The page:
The campaign is definitely the highlight of the game with accomplished pacing, and variety that never outstays its welcome. There will be times when the game runs players through corridors and it feels like a typical, scripted FPS experience that modern gamers are accustomed to, but then it opens up into a much more complex level layouts that encourage experimentation. This can dovetail into a pursuit through tunnels, or a vehicular section to switch things up. It seems that with Resistance 3, Insomniac finally got a grasp on maintaining tension and variety at just the right levels. This campaign is a considerable improvement from its predecessors.
Unfortunately, the multi-player is a less unanimous affair. On the one hand, it sports both online and local co-op, which is always a smart, welcome addition for an FPS. At the time of this writing, the online co-op was a little unreliable, with lag and other connection problems marring the experience, but the local co-op performed well. Regardless of which version you play, players can wander only so far away from each other, before the secondary partner is forcibly teleported (with a warning countdown) back in proximity of the host player. The competitive multi-player is as competent as ever, although it’s been scaled back considerably to a maximum of 16 players, rather than the 60 that Resistance 2 boasted. Bigger is not always better, and it seems like matches of 8 on 8 do generally go better than the chaos 30 on 30 from Resistance 2.
It’s here that Insomniac plays things a little more conservatively, with the levelling/perk system that was defined by Infinity Ward’s Call of Duty series. Players who stick with the multi-player will eventually get access to better weapons and other tactical advantages, and they can exercise their right to destruction in a variety of standard modes, including death-match, team death-match and Capture the Flag. And then there are “War Games” modes like “Chain Reaction” that takes the Call of Duty “Domination” mode of fighting for territory across a map, while “Breach” puts one team in charge of base defence while the other takes the assault role. These modes are competent and fun, though they provide little in the way of surprise.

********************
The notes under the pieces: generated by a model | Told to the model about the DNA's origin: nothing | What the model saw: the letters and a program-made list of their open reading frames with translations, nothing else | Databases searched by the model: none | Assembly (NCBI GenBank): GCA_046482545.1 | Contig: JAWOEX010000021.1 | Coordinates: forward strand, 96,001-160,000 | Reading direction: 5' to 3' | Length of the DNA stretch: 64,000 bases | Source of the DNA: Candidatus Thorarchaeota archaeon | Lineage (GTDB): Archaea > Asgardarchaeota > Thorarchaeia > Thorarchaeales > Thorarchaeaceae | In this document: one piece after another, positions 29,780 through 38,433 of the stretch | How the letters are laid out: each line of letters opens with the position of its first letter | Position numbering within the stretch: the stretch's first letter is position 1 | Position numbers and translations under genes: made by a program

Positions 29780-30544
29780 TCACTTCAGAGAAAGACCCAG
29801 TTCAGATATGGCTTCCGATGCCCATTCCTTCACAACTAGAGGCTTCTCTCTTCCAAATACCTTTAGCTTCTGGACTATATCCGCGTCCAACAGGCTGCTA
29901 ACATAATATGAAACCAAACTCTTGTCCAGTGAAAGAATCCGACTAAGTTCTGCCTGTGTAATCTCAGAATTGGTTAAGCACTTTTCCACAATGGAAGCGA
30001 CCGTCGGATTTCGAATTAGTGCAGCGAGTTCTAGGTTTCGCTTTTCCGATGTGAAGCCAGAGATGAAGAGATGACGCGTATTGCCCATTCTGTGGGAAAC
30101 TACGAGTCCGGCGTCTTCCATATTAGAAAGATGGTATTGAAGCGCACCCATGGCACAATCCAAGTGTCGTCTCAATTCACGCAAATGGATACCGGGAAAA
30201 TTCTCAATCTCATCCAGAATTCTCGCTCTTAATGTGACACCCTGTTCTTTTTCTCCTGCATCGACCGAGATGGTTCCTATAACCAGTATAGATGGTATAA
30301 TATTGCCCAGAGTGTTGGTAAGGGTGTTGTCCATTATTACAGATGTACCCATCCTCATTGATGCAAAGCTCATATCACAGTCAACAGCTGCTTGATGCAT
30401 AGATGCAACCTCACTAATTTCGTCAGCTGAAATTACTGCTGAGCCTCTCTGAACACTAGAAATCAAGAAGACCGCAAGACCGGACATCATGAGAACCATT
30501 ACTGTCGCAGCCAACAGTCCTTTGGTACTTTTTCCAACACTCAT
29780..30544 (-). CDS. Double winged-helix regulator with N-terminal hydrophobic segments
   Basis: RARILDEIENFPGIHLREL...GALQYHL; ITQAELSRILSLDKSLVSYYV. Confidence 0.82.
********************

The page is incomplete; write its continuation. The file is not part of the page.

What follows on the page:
Unfortunately, the biggest omission has to be the 8 player co-op mode that was a revelation in Resistance 2. The shifting objectives and dynamic enemy conditions made this co-op multi-player experience a real and welcome departure from traditional “horde modes” that had been defined by Gears of War and for Insomniac to abandon such a valuable concept is lamentable. It takes a multi-player component that could have been outstanding and renders it merely functional. That’s not to say that multi-player isn’t fun, just not that ambitious. It manages to distinguish itself largely by virtue—once again—of the wonderful weapons Insomniac has conceived and that’s where the variety and ingenuity of the multi-player will come from.
In the end, Resistance 3 manages to provide an entertaining—if slightly uneven—package with its startling single-player campaign as the highlight. Players looking to jump into multi-player will enjoy themselves but the pedestrian nature of the multi-player is likely to lose many gamers to the inevitable release of Modern Warfare 3 or even Battlefield 3. Less innovative multi-player aside, Resistance 3 offers a solid game that will appeal to shooter fans of both stripes, and manages strike a balance between an impressive campaign and competent multi-player experience that provides fun and adrenaline on both fronts. If you’re looking for an FPS on the PS3 to while away the weeks until the heavy hitters arrive, this is it.